Thanks To The Social Wealth Hierarchy, Teachers Are Now Part Of An Unjust Manipulation

Thanks To The Social Wealth Hierarchy, Teachers Are Now Part Of An Unjust Manipulation

It's time for teachers to be paid the amount they deserve.

Other than our parents and friends, teachers interact with students greater than any other adult on a daily basis. For eight hours a day of compulsory education, five days a week and additional hours for grading, teachers are paid a mere average of $50,000.

However, for the unfortunate batch of educators who just started teaching or live in poorer districts, the starting amount barely tips $31,000. While New York, Connecticut and Massachusetts offer the highest salaries of $72,000, those states require greater pay for a higher quality of living, thus teachers are supported with one of the bare minimum of wages in comparison to the nature of the occupation.

Their salaries pale in the face of doctors, lawyers and even university professors who earn over $100,000 annually. In exchange for America's future education, teachers are simply not paid enough, all thanks to the manipulative social hierarchy.

At school as the semester nears an end, I only feel that 3/7 teachers put in their best effort into teaching the subject. While my history teachers strongly cram the entire period with extra lectures, packets and debates, others seem to pass with a short and pointless video along with a page of busy work. Which is truly worth my time? The latter, certainly not. Thus, the teachers who actually put in the work are paid the same amount as those who do not, and where is the justification in that?

While many value to level of education as a second standard of living, the highly educated men and women should be at the top, earning the most money with the experienced profession, such as that of a doctor, lawyer or businessmen? Teachers are the epitome of educational achievement, yet where do they stand?

To the hard working and passionate teachers, I applaud and appreciate. The countless hours of work placed into meticulously grading our papers and coming up with lesson plans are forever cherished by students. To those who are less willing and less initiated to put in more effort, I sympathize. The future of America is placed within their hands in areas of math, language arts, science and humanities, yet the government and sponsors lack the compassion and appreciation.

The number of teacher cuts are high, cramming more students into a single classroom and depriving students of valuable one-on-one interaction. Commonly seen are classrooms brimming with 32 or more students while other subjects of study ensure a better student-teacher ratio with a lacking number of 13. The uneven distribution of students per teachers also affects the performance of classes, which is reflected in teacher surveys, eventually determining the absence bonuses at the end of the year.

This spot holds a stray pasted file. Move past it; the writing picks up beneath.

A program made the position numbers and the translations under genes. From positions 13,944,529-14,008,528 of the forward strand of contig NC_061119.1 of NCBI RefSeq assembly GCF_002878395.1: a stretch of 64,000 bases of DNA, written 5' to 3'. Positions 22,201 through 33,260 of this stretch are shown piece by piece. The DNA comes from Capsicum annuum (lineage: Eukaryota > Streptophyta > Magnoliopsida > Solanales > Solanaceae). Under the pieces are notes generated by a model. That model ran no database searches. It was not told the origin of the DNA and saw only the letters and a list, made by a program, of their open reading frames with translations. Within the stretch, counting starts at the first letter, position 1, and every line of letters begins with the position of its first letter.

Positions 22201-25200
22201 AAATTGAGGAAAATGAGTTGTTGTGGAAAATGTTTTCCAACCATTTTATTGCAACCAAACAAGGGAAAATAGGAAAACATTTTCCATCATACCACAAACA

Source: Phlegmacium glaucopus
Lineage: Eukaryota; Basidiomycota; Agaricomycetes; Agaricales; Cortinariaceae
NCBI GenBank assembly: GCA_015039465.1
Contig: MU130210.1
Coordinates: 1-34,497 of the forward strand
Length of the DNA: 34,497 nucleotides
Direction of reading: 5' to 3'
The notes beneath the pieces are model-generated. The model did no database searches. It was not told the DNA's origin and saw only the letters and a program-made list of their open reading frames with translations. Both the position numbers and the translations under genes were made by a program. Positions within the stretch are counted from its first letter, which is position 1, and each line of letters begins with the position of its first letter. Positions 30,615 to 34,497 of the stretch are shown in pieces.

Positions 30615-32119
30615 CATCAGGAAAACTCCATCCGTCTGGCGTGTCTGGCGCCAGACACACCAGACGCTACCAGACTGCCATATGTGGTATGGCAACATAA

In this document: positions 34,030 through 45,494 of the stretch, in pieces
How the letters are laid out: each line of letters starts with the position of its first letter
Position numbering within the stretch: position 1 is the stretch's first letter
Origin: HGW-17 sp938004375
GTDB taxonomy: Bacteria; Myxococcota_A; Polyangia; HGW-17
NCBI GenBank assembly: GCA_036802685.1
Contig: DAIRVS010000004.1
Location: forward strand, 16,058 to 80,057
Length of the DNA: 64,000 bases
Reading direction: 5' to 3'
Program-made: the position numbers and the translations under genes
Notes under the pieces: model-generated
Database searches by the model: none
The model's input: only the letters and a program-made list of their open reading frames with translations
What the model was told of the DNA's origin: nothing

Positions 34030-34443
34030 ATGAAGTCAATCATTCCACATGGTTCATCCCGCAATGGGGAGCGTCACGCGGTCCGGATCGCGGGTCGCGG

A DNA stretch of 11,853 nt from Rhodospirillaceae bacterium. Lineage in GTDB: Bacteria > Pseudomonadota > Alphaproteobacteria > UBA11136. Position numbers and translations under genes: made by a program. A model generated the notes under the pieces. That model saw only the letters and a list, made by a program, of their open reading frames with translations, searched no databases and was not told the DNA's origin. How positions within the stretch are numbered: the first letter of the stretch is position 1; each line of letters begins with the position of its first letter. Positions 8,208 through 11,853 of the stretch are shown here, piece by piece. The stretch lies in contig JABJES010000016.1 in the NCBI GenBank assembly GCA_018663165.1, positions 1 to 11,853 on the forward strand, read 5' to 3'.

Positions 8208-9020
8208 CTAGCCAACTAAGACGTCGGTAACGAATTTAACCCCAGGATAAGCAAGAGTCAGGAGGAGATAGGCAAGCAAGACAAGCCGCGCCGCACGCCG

While urban areas act as attractive forces for high paying jobs, the statistics seem to reflect just the opposite. Many teachers in public counties are subjected to higher crime rates, larger students ratios and greater volume of opportunities; however, 30 percent are leaving the profession within their first five years in protest of the uneven distribution of salaries across the country. Shortages are rampant as teaching conditions deteriorate, placing more unqualified candidates in schools, subsequently lowering the quality of education students are receiving, especially in high poverty areas.

By raising the average wage of teachers to over $60,000, we may be able to close the ever widening wage gap. The liberation of budget-tight jobs for highly educated workers is simply a silly paradox. While many pursue a greater education to earn a better degree for a higher-paying job, those who have attained such status are neglected of the same sustaining salary than that of a specialized worker. This must be changed. How?

Through action, not words.

Cover Image Credit: Unsplash| NeonBrand

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An Open Letter To Those Not Graduating On Time

Graduating college in any number of years is an accomplishment to be proud of.

To the person that isn't graduating on time,

It sucks, and I won't lie to you and tell you it doesn't. The day you walk out of Advising, head hanging down because you aren't going to finish in four years, makes you feel ashamed of yourself. You did well in high school; you were always told you were smart, expected to be smart, so why couldn't you make it out in four years like you were supposed to?

You know you're going to have to tell your family, so you begin preparing yourself for the worst reactions possible. And telling your friends you won't be graduating with them will only add to that sense of hopelessness.

Soon, you'll see photos and posts from people you left high school with, talking about graduation and the wonderful lives they are about to begin in their new careers. You'll wonder how they did it, and you'll feel like a failure.